“I’d like the opportunity to meet and review a judge that I’ve never worked with.”
“I would like to be on Logistics Team and learn how to do End-of-Round Procedure.”
If you have a medical condition, food allergy, personal habit, or travel limitations that are relevant to your ability to serve on staff, you should disclose those for consideration. Putting these requirements into a paragraph labeled “Needs” is a good way of making sure the Judge Manager can’t miss them when reviewing your application. For example:
“I have to monitor my blood sugar throughout the day and may need occasional mini-breaks to get a snack.”
“The earliest available bus to the venue arrives 10 minutes before the event starts.”
Have a Useful Profile Photo on Judge Center & JudgeApps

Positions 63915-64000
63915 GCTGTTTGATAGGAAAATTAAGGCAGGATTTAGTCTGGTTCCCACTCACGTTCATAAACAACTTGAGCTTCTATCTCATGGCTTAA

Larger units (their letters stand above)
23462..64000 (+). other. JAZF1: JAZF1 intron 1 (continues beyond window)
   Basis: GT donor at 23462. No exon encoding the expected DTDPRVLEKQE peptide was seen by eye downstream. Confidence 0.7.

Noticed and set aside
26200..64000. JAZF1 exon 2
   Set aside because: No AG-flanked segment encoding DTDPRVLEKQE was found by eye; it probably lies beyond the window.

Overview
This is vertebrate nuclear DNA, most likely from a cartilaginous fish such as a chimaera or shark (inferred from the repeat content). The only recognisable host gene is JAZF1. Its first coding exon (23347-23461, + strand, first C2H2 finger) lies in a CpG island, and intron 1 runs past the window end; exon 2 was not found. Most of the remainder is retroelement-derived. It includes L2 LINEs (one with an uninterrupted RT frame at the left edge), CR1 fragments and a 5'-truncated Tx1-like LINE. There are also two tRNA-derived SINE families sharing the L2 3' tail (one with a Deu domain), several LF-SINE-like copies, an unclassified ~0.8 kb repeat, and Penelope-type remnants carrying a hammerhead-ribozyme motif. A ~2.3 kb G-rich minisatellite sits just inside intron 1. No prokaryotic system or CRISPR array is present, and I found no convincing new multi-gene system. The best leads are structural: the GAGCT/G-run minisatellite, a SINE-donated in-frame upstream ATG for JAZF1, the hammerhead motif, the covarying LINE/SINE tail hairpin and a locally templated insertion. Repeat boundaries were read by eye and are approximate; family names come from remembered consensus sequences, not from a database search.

Your profile picture pops up when scrolling over your application in JudgeApps. With over 5,000 judges in our program, there’s a good chance that your name is not uniquely identifiable. Even if the reviewers don’t know your name, a reviewer might recognize your face and recall working with you.
Conversely, when there are multiple applicants without profile pictures, the text tends to blend together. This requires extra concentration to clearly identify the candidate. Including a picture helps the reviewer consider you as a full person, rather than a name on a page.
If you haven’t already done so, take a profile picture in professional judge attire such as black judge shirt, black dress shirt, or judge polo. Your face should be clearly visible and you should look like you normally look at events. “Fun” pictures are okay within reason, such as posing next to the Wizards of the Coast dragon, but remember that your picture represents you when you’re applying to events. You can then upload this to both JudgeApps and Judge Center. Using the same photo in both places helps provide continuity, although you’ll have to upload it to each system separately.